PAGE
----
The mass shooting with guns in the last 10 years include: Orlando, Florida (49 killed, 50 injured), Blacksburg, Va. (32 killed), San Ysidro, Cal (21 killed), San Bernardino, (14 killed), Edmond Oklahoma (14 killed), Fort Hood (13 killed), Binghamton, NY (13 killed) Washington, DC (12 killed), Aurora, Colorado (12 killed), Sandy Hook Elementary School, Newtown, Conn (21 children and 6 adult staff members killed) and the largest mass shooting in this country’s history that occurred in Las Vegas, Nevada with at least 59 dead and at least 515 wounded.


There are many components to America’s mass shooting epidemic.

We need more mental health treatment facilities, more parental involvement, better educational systems, early childhood intervention to prevent child abuse and to identify and get help and counseling to emotionally and violent children and more to secure our schools.

The NRA is part of the problem because of the choke hold it has on the United States Congress.

After the Trump meeting at the White House with the victims and parents, the NRA came out in opposition to the 21 age provisions and any other gun control provisions again arguing the problem is not with guns but the criminals who are using the guns and law abiding citizens rights under the second amendment should never be infringed upon.

After so many mass killings, it is difficult to refute that something needs to be done about semi-automatic and automatic guns such as the AR-15, or the type used in all the mass shootings and that are the weapons of choice for mass murderers.

After so many mass shootings in the last few years, its clear the NRA controlled congress does not want, nor is it willing to take, any action on gun control.

The Marjory Stoneman Douglas High School killing of 17 students in Parkland, Florida appears to have ignited a national movement by our youth who have become very angry over the shootings and they are saying “enough is enough” to elected officials.

All over the country, high school students are protesting and demanding action on gun control from their legislatures and from the United State Congress.

A march on Washington DC is now going to occur on March 14, 2018.

“The March For Our Lives” movement is gaining traction very quickly and it is becoming a wild fire movement like the “Me Too” movement that has swept away so many of the powerful who engaged in sexual harassment and abuse of women over so many years.


My generation (people over 60) has a real bad habit of underestimating the determination, independence, creativity of millenniALS and have the wrong perception that millennials are powerless or too lazy and self centered to do anything and more concerned about texting on their cell phones and playing video games all day.

I really do hope the NRA and their bought and paid for congress does not see “The March For Lives” movement as a real threat to them so that when the NRA bought and paid for congress is swept from office they will not know what hit them and real change can occur.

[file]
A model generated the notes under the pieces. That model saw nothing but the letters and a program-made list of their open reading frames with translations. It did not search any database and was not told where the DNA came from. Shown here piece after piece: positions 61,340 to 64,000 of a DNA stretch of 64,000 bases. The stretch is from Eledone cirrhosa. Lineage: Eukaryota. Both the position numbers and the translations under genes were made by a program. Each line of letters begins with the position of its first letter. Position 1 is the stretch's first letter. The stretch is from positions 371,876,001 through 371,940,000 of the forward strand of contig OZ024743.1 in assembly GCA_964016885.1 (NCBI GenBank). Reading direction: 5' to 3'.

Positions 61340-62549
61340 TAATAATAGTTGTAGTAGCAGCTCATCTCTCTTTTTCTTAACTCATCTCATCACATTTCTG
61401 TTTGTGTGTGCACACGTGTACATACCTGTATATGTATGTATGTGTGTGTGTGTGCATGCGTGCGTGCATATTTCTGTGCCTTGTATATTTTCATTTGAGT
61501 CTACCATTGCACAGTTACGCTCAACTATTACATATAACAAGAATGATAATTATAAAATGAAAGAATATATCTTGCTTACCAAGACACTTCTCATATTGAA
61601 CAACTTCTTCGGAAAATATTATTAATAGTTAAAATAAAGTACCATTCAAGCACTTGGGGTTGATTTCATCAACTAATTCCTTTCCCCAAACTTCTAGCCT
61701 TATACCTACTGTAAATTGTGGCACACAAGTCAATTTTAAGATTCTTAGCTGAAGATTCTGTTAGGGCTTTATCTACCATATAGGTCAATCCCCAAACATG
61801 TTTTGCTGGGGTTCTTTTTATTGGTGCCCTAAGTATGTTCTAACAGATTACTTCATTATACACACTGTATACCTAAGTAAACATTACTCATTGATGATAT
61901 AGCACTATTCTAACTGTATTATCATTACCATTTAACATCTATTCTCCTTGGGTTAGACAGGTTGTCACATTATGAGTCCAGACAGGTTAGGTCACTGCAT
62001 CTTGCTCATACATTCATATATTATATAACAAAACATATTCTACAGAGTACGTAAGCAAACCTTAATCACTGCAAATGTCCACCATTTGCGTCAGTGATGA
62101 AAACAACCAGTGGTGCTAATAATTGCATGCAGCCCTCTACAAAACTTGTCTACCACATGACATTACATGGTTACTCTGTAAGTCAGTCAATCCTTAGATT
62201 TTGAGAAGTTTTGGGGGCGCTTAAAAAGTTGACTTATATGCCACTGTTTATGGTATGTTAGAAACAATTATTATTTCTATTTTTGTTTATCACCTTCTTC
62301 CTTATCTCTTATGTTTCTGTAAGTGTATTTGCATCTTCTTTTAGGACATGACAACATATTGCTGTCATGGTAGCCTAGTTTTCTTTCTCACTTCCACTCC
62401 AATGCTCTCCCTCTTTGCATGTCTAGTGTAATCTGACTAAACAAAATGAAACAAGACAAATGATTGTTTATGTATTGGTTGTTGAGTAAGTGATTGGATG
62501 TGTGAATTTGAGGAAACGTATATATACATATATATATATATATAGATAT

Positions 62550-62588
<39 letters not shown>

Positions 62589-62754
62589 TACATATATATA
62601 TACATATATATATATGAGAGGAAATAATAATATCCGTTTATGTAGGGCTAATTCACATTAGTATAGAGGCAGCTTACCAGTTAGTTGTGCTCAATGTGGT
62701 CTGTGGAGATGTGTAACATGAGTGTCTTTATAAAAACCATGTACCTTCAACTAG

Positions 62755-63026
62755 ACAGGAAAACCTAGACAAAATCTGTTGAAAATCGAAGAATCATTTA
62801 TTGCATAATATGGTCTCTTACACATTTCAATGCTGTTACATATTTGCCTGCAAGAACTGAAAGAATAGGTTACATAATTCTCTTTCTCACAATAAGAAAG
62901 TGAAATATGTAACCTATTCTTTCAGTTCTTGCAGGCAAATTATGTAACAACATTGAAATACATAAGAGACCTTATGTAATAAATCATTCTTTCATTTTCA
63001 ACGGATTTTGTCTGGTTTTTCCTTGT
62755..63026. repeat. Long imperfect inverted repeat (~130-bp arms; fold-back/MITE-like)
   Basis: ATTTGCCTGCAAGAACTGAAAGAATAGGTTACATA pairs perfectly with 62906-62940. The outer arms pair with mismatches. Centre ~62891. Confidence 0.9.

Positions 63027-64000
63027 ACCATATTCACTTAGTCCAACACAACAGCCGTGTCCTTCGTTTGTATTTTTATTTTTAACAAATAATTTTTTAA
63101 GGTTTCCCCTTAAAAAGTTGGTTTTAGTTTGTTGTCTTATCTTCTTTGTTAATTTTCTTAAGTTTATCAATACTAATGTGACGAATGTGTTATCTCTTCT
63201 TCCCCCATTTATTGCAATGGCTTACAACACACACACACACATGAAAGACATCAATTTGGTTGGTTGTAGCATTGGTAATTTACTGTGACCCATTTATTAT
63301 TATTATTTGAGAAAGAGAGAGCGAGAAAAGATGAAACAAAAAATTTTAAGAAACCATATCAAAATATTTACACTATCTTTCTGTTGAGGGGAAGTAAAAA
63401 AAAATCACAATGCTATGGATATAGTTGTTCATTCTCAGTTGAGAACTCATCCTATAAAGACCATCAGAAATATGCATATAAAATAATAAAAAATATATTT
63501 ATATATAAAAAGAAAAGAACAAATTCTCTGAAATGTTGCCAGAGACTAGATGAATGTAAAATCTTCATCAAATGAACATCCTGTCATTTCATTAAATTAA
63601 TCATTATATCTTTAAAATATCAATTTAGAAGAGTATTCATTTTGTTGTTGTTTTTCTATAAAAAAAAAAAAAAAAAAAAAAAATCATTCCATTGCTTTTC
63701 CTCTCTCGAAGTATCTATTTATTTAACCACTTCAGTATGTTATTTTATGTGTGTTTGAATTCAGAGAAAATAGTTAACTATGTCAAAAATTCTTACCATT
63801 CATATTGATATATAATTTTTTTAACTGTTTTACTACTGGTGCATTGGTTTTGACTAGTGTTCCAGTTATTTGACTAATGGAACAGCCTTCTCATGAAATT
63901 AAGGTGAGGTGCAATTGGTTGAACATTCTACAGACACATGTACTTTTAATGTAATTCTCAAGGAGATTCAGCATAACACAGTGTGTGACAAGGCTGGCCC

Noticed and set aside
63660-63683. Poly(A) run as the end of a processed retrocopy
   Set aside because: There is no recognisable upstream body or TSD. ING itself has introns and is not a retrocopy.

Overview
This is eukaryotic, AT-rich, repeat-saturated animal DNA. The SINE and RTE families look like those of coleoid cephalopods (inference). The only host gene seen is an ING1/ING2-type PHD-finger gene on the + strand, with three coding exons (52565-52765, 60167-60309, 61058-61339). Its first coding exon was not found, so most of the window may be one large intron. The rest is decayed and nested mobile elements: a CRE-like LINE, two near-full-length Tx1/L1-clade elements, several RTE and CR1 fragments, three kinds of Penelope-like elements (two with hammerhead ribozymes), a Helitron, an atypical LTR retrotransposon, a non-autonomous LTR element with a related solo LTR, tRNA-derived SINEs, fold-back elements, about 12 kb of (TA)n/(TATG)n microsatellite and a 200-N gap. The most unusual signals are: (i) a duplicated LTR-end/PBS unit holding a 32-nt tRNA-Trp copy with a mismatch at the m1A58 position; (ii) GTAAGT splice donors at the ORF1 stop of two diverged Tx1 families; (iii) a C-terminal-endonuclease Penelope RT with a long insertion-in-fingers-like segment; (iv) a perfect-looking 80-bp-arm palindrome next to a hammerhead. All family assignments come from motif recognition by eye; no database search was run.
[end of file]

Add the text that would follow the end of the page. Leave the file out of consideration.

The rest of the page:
Unless we begin now with responsible measures to deal with gun violence in this country, we will never complete the journey and eliminate mass school shootings and we will be waiting for the next news cycle, the next mass shooting and watch the funerals of innocent children.

The March For Our Lives Movement may be just the beginning of something that is long overdue in the United States: enactment of responsible gun control laws.

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Pete Dinelli was born and raised in Albuquerque, New Mexico. He is of Italian and Hispanic descent. He is a 1970 graduate of Del Norte High School, a 1974 graduate of Eastern New Mexico University with a Bachelor's Degree in Business Administration and a 1977 graduate of St. Mary's School of Law, San Antonio, Texas. Pete has a 40 year history of community involvement and service as an elected and appointed official and as a practicing attorney in Albuquerque. Pete and his wife Betty Case Dinelli have been married since 1984 and they have two adult sons, Mark, who is an attorney and George, who is an Emergency Medical Technician (EMT). Pete has been a licensed New Mexico attorney since 1978. Pete has over 27 years of municipal and state government service. Pete’s service to Albuquerque has been extensive. He has been an elected Albuquerque City Councilor, serving as Vice President. He has served as a Worker’s Compensation Judge with Statewide jurisdiction. Pete has been a prosecutor for 15 years and has served as a Bernalillo County Chief Deputy District Attorney, as an Assistant Attorney General and Assistant District Attorney and as a Deputy City Attorney. For eight years, Pete was employed with the City of Albuquerque both as a Deputy City Attorney and Chief Public Safety Officer overseeing the city departments of police, fire, 911 emergency call center and the emergency operations center. While with the City of Albuquerque Legal Department, Pete served as Director of the Safe City Strike Force and Interim Director of the 911 Emergency Operations Center. Pete’s community involvement includes being a past President of the Albuquerque Kiwanis Club, past President of the Our Lady of Fatima School Board, and Board of Directors of the Albuquerque Museum Foundation.